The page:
8vo, (215 x 150 mm), pp. 340 (including over 100 full colour photos and area maps); paperback.
US $17 €15
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Book Lovers’ London.
Fifth edition. Book Lovers’ London has established itself as an essential reference tool for those wanting to enjoy the literary delights of the capital. It contains reviews of over six hundred bookshops, including Quaritch.
The guide also suggests less obvious places for bookworms to explore including the best markets, charity shops, auctions and fairs. Sections on London’s libraries and archives, as well as museums, walks, venues and courses wrap the book up.
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ANNE & CHARLES LINDBERGH’S FLIGHT ACROSS THE SOUTHERN ATLANTIC LINDBERGH, Anne Morrow.
Listen! The Wind ... With Foreword and Map Drawings by Charles A. Lindbergh.
First edition of an award-winning book. Anne Morrow Lindbergh (1906-2001) met the celebrated American aviator Charles Lindbergh in 1927, when her father Dwight Morrow, the American ambassador to Mexico, invited Lindbergh to visit the country. They married in 1929, she soon learnt to fly under his tutelage, and then became her husband’s trusted co-pilot; indeed, in 1930, she became the first woman to receive a United States Glider Pilot Licence – one of numerous ‘firsts’ as a female pilot. In 1931 the Lindberghs undertook a historic series of flights in their specially-adapted Lockheed Sirius, Tingmissartog, travelling across Alaska and Canada to Japan and China, in order to explore new routes for airmail. Anne Lindbergh recorded the experiences in her best-selling book North to the Orient (New York: 1935) – which won the inaugural National Book Award for Nonfiction – and in 1933 the Lindberghs made a survey flight around the North Atlantic Ocean: ‘[t]he purpose of the flight was to study the air-routes between America and Europe. At that time, the air-routes of the world were entering their final stages of development. The countries had already been crossed and the continents connected. It remained only for the oceans to be spanned. Their great overwater distances constituted the last major barrier to the commerce of the air’ (p. v).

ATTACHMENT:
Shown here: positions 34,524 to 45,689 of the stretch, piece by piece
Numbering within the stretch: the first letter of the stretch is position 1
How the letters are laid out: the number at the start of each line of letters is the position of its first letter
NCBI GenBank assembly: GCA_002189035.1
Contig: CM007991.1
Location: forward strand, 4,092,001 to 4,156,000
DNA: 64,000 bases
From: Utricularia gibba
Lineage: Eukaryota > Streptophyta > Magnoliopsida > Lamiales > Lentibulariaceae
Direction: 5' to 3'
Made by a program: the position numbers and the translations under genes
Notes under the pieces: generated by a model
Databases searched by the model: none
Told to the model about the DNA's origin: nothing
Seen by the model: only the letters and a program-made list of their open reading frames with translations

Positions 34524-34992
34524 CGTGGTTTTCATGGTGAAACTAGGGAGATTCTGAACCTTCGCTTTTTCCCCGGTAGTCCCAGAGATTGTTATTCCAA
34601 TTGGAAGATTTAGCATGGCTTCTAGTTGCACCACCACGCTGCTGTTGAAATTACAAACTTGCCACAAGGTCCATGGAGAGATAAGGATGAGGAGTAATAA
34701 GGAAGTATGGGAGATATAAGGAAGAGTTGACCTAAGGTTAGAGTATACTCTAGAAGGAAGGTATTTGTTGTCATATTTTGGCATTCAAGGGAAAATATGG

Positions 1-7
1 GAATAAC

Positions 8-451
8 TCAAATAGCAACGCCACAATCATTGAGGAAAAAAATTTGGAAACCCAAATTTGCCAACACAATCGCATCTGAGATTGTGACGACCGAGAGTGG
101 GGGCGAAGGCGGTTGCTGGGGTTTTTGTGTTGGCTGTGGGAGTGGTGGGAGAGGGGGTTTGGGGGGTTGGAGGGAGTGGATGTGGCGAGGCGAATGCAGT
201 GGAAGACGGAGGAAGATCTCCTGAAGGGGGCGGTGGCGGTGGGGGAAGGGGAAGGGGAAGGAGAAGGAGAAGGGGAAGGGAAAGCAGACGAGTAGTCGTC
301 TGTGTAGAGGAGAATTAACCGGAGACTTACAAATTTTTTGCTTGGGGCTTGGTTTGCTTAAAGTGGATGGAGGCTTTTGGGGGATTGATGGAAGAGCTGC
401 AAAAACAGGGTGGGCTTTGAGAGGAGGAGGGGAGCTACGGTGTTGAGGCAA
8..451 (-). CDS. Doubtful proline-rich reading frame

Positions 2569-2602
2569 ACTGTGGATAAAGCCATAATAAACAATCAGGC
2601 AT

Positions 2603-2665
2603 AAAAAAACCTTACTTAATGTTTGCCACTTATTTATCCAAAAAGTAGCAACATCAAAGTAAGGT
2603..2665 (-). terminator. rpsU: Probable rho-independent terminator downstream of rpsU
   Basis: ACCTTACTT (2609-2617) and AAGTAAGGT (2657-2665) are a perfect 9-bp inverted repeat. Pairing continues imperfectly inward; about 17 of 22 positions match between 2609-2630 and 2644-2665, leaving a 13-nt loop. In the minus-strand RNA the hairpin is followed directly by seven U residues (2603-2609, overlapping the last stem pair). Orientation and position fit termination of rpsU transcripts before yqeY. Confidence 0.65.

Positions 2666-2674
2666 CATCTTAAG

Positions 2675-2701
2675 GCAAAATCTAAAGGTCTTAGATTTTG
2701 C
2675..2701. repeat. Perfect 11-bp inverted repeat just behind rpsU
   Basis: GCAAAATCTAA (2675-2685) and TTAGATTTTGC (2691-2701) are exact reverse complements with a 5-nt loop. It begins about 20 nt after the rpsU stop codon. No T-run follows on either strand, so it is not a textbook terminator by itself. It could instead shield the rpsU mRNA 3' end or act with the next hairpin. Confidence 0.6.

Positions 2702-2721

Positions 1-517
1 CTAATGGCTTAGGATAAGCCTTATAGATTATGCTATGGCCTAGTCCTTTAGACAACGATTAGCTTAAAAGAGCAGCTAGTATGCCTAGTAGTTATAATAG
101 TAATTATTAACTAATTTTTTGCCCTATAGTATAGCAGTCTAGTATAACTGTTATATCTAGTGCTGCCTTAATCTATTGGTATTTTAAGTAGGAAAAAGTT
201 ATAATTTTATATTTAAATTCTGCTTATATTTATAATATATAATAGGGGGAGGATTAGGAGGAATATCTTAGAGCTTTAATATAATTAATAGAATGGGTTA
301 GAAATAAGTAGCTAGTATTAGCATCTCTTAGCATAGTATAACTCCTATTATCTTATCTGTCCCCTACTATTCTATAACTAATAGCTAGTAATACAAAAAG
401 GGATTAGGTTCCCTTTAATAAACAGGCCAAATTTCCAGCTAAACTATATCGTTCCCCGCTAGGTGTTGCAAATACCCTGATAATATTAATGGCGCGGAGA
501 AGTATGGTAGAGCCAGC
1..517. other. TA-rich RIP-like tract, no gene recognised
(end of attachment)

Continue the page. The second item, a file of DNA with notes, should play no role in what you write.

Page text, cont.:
QUARITCH, Bernard Alexander Christian, editor.
Contributions towards a Dictionary of English Book-Collectors as also of some Foreign Collectors whose Libraries were Incorporated in English Collections or whose Books are Chiefly Met with in England.
A facsimile reprint of Quaritch’s series of profiles of bibliophiles, with brief lists of the treasures of their collections and notes on their dispersal at auction or in the trade, which remains a useful resource both for the history of book-collecting in Britain and for provenance research. Contributions towards a Dictionary of English Book-Collectors was originally published in fascicules between 1892 and 1921, and the contributors included F.S. Ellis, W. Carew Hazlitt, Alfred H. Huth and Robert C.G. Proctor – however, as Arthur Freeman states in his biography of Quaritch in the ODNB, Quaritch’s contributions were ‘largely ghost-written’.